One of Kirsten Kjærs Museum’s founders, Harald Fuglsang, writes:
“Kirsten Kjær was born on November 14th, 1893 in the village of Vester Thorup, in a remote part of the country between the Limfjord and the North Sea. Her father oversaw the local dairy. She was very sensitive as a child, and as a young woman she had difficulties in finding out whom she was. In 1918, at the age of 25, she got married to the painter Frode Nielsen (Dann), somewhat against her will. She had a hard time adjusting to a normal housewife life in the province, and in the years 1921-23 she spent most of her time touring with a theatre group and seriously considering becoming a professional actress. In 1924, however, she developed a severe depression, that was furtherly aggravated due to a surgical treatment for tuberculosis. She recovered and returned to Frode, who at that time made a living by restoring church furniture. While they worked together in the church in Løgumkloster, Kirsten took up the brushes and painted her first portrait, as a 32-year-old. From then on, she knew what she wanted. In 1926 she travelled with Frode to California, where she made her breakthrough as a painter. She returned to Denmark alone in 1929; here her portraits were received with great interest. She spent a few months with the world-famous author Karin Michaëlis, who as a result wrote ‘The Vagabond of the Heart’ about Kirsten’s wild life in America. But Kirsten felt betrayed by the book and the following winter she fled to Mallorca and Paris.
In the meantime, she had met the editor and playwriter Anders Olsen, whom she devoted much time and attention in the following years. In 1933 she was invited to Skagen to paint a portrait and here she subsequently met lot of interesting people and made many friends. She could stay for free with Ingeborg Østergaard at Skagen Hotel. It was here, where she met two of Sweden’s cultural personalities, the author Brita von Horn and the poet Elsa Collin, whom she was deeply fascinated by. The two Swedes had their own house in Skagen, but spent the winter in Stockholm, where they tried to introduce both Kirsten and Anders to the local art circles. Through Anders, Kirsten got in touch with many politicians and actors, whom she painted, but she did not have time to paint as much as she would have liked to. Anders died in 1938 and World War II was just around the corner. Kirsten threw herself into helping political emigrants and she also placed her apartment to the resistance movement’s disposal during the war.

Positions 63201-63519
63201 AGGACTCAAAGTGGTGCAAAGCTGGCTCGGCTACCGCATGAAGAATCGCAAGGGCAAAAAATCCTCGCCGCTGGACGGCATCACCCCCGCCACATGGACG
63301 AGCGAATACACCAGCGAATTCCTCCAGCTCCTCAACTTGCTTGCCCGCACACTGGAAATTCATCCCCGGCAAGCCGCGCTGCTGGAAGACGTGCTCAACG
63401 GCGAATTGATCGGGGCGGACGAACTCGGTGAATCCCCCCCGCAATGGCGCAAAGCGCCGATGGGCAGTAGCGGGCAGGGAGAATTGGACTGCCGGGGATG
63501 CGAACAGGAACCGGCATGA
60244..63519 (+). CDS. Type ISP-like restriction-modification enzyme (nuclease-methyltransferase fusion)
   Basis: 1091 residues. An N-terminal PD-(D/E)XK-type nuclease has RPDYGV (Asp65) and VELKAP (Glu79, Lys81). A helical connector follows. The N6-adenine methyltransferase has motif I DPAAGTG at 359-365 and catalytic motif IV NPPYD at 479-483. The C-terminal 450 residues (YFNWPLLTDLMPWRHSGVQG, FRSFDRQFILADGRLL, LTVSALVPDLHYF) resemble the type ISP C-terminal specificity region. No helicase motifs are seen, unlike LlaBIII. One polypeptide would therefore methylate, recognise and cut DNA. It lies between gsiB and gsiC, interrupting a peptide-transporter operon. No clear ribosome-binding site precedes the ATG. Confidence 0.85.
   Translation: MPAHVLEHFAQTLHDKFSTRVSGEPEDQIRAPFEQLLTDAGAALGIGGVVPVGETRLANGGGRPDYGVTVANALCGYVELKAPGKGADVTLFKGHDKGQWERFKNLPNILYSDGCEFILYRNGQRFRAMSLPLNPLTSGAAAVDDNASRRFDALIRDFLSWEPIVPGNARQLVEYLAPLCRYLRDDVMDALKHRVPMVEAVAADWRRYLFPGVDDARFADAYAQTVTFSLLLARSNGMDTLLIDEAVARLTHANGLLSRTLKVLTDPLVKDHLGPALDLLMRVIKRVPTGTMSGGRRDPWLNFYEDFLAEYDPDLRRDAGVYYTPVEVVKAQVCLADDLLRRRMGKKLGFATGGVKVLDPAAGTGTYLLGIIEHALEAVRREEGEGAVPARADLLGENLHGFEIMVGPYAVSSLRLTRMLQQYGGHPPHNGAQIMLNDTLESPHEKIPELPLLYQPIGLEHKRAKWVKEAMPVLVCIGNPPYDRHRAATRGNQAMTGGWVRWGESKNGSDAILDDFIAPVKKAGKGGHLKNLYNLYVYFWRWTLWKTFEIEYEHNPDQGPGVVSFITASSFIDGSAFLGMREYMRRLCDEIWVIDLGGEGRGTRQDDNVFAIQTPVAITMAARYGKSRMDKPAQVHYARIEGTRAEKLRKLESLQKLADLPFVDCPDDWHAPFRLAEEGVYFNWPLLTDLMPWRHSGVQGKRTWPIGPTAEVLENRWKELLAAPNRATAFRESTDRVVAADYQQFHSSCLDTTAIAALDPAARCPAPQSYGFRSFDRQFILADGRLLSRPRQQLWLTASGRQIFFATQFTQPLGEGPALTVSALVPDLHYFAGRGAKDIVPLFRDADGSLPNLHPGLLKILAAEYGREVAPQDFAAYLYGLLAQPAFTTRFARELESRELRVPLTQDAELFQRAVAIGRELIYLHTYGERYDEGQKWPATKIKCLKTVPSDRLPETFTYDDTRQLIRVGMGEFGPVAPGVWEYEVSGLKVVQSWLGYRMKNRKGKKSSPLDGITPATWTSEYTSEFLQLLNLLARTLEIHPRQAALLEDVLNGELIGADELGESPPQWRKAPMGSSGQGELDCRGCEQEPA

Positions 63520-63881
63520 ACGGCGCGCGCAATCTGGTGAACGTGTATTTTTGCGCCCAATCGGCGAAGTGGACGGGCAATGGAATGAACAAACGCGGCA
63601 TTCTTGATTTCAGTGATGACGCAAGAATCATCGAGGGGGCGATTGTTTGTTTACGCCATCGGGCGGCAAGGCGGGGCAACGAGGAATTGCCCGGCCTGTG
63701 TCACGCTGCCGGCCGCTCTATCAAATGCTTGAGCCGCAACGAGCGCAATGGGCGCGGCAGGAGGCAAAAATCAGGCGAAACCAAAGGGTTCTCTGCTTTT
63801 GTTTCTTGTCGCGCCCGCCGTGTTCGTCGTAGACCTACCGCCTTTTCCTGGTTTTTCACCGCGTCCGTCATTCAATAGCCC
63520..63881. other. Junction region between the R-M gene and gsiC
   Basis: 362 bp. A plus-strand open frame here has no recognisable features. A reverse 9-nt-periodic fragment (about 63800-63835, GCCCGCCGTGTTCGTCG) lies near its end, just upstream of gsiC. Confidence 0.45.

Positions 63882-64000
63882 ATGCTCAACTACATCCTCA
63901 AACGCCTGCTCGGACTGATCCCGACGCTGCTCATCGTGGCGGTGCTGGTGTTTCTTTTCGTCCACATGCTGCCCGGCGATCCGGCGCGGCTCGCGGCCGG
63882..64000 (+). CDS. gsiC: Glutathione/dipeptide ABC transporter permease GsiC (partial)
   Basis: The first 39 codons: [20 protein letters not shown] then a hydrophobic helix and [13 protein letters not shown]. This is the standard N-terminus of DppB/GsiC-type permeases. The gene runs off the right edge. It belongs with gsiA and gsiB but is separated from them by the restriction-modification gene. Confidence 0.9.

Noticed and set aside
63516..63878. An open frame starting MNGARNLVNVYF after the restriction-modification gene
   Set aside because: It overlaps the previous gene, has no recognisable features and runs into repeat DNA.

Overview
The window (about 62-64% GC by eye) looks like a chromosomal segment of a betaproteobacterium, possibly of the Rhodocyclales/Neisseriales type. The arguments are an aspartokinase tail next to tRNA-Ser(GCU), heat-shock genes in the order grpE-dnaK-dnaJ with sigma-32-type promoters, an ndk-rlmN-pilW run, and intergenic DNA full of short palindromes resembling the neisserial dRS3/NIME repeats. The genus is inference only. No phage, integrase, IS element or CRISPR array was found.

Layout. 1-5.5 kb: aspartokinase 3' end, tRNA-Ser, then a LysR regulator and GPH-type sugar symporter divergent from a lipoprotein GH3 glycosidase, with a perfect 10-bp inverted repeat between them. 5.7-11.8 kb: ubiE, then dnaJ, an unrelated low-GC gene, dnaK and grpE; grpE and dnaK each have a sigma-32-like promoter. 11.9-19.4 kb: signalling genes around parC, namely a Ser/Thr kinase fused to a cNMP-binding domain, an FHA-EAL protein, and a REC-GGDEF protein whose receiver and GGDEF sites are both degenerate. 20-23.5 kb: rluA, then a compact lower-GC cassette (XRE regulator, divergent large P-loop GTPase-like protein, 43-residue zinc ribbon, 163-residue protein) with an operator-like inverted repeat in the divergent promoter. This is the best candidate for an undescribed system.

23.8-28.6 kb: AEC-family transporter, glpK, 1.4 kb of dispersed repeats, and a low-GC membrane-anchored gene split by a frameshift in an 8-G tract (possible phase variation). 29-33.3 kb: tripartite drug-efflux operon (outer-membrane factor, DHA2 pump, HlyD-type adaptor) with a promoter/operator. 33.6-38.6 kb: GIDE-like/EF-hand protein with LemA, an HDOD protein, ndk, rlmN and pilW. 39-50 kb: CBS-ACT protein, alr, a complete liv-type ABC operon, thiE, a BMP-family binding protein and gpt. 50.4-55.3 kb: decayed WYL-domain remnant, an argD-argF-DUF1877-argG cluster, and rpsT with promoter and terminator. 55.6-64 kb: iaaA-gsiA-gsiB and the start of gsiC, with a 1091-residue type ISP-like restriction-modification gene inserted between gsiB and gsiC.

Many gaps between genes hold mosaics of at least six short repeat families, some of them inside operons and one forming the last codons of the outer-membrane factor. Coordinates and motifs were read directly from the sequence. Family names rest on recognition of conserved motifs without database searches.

In 1943, on her 50th birthday, the association Kirsten Kjærs Friends was founded, aiming to support her financially, in order to help her maintain the apartment in Lille Kongensgade in Copenhagen. Without this circle of friends, it would have been difficult for Kirsten to survive and maintain a base to always return to, after her many travels: to Warsaw in 1947, to Lapland 7 times in the following years, to Iceland from 1955-57, and to Tunis and Liberia in the 1960s. She maintained her vitality and ability to paint into old age – she was 91 when she started her last picture at the nursing home near the museum.”
Interested in more?
If you are interested in learning more about Kirsten Kjær, we recommend the following books:
- Karin Michaëlis: The Vagabond of the Heart (1930)
- Johan Møller Nielsen: Kirsten Kjær (1973)
- Harald Fuglsang: Kirsten Kjær “Already as a child I was different” (2004) (can be purchased at the museum)
- Movie: Kirsten Kjær – A vagabond of the heart (1982)
- Film: Kirsten Kjær and Her Museum (To be oneself), by Jørgen Vestergaard (from 2008, 33min)
- (can be purchased at the museum)
- Kirsten Kjær (can be purchased at the museum)
Thanks to a generous donation from the 15th of June Foundation, a monograph is about to be written about Kirsten Kjær. Hanne Abildgaard who holds a Master of Arts, is the author. Herewith, one of the 20th century’s prominent artists, along with a small private art museum in Northwest Jutland are entered in art history.